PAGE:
Matrimonial Law and the IRS

By: Gary Bluestein, Esq.

Federal tax law can impact virtually every area of legal practice.  For example, in debtor/credit law, certain property is protected from enforced collection, such as a 401K, IRA or homestead exemption.  There is additionally a 10% limitation on wage garnishment.  However, none of these exemptions apply to the Internal Revenue Service.  Bankruptcy Law also treats tax creditors differently, with certain type of taxes qualifying for non-dischargeable “priority status[1].”  There are many other examples where practitioners who do not regularly deal with the uniqueness of Federal tax law and the powers of the IRS can be caught by surprise.  Matrimonial law is no exception.

Often, a matrimonial attorney’s practice can be complicated by the fact that Federal law is not controlled by State law or State court decrees.  The IRS frequently ignores directives in a divorce decree to the detriment of the client, and due to recent regulatory changes, is not bound by decrees directing which parent is responsible to pay a tax liability.  The State court’s limitation in its ability to direct the IRS is also evident in determining which parent is entitled to a dependency exemption.  This fact was recently illustrated in Armstrong v. Commissioner, 139 TC 468 (2012),  aff’d, 2014 U.S. App. LEXIS 4693 (8th Cir. 2014).

Armstrong explained that §152(e) of the Internal Revenue Code requires that the non-custodial parent can only claim a child as a dependent if there is an “unconditional declaration” attached to his or her return, executed by the custodial parent, waiving the right to claim that child.  Subsequent to the tax year in issue in Armstrong, the Secretary promulgated regulations specifically requiring that a written declaration be unconditional, and be executed by the custodial parent waiving the exemption[2].  Section 152(e)(1)(B) of the Internal Revenue Code requires that a waiver statement be attached to the return.  Treas. Reg. §1.152-4(e)(1)(ii) specifically states that attaching a divorce decree to the return will not suffice.  Any conditional language added by the custodial parent, such as “this waiver is conditioned on the non-custodial parent paying child support,” will likely invalidate the waiver.  The result here can be harsh in that it creates a situation whereby a non-custodial parent will be denied the dependency exemptions granted in a divorce merely because the waiver form was inadvertently omitted as an attachment to the return.  Perhaps more commonly, the exemption will be derived when an uncooperative ex-spouse refuses to execute the mandated waiver, or insists on adding conditional language.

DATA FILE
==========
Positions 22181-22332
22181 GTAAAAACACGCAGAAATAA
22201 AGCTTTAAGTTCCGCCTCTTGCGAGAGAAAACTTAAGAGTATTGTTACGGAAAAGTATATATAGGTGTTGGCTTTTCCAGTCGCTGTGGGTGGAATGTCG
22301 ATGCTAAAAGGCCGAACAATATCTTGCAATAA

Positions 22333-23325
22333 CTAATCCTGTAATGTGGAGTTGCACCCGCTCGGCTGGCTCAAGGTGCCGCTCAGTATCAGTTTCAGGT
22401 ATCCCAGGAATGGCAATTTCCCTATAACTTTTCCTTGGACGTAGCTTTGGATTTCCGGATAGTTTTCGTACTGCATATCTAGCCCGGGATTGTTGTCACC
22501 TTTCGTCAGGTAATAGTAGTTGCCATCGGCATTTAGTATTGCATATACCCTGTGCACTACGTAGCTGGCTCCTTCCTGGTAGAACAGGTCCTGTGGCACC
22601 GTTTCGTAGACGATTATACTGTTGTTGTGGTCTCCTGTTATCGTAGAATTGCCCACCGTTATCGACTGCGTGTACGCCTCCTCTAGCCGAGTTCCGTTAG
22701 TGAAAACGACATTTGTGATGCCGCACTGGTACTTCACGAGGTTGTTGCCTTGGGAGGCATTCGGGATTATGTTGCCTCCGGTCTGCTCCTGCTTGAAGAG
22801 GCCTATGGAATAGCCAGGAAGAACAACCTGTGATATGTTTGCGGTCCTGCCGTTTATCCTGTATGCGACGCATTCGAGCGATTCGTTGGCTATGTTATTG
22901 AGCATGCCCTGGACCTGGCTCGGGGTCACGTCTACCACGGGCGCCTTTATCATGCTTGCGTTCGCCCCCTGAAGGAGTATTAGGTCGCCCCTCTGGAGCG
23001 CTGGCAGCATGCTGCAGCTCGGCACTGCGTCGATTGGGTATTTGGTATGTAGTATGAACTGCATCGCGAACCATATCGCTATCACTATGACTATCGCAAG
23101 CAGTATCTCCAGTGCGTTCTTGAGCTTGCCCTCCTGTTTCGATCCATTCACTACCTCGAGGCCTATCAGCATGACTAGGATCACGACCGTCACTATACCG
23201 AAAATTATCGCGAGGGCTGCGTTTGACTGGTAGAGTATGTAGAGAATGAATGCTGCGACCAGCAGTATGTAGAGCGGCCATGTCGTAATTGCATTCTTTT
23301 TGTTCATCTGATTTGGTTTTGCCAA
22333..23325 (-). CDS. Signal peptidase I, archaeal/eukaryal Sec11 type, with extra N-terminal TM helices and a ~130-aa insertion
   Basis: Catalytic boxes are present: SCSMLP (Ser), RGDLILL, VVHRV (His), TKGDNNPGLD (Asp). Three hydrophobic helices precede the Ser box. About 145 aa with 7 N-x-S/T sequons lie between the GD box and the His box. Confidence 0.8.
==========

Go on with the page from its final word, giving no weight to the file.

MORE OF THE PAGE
Since the dependency exemption issue is often significant – potentially involving multiple children and many future years – it is important to be aware of the requirement referenced above. Steps should be taken to ensure that the non-custodial parent is clearly directed to obtain a signed Form 8332 from the custodial parent, if the non-custodial parent was granted the exemptions per the divorce decree.

Unfortunately, as a result of the statutory provisions and the recent case law, despite an attorney’s best efforts to protect the non-custodial client, an uncooperative ex-spouse can make this a difficult problem long into the future.  Not only can the ex-spouse refuse to provide the required Form 8332, the regulations and the form itself allow the custodial parent to revoke the waiver.  Unfortunately, the Tax Court has made it clear that it will not look behind the waiver by allowing the introduction of a divorce decree; and the non-custodial parent will be forced to go back into State court and try to compel the necessary form to be signed or an improperly revoked waiver to be reinstituted.

 

 

[1] However, contrary to common belief, income taxes may be discharged in bankruptcy assuming certain requirements are met.

[2] 26 CFR 1.152-4.  Moreover, the unconditional declaration must be executed on the Form 8332, or a document conforming to its substance.

Disclaimer

This communication is for general informational purposes only which may or may not reflect the most current developments. It is not intended to constitute legal advice or a recommended course of action in any given situation. This communication is not intended to be, and should not be, relied upon by the recipient in making decision of a legal nature with respect to the issues discussed herein. The recipient is encouraged to consult an independent licensed attorney before making any decision or taking any action concerning the matters in this communication. This communication does not create an attorney-client relationship between Andreozzi Bluestein LLP and the recipient.

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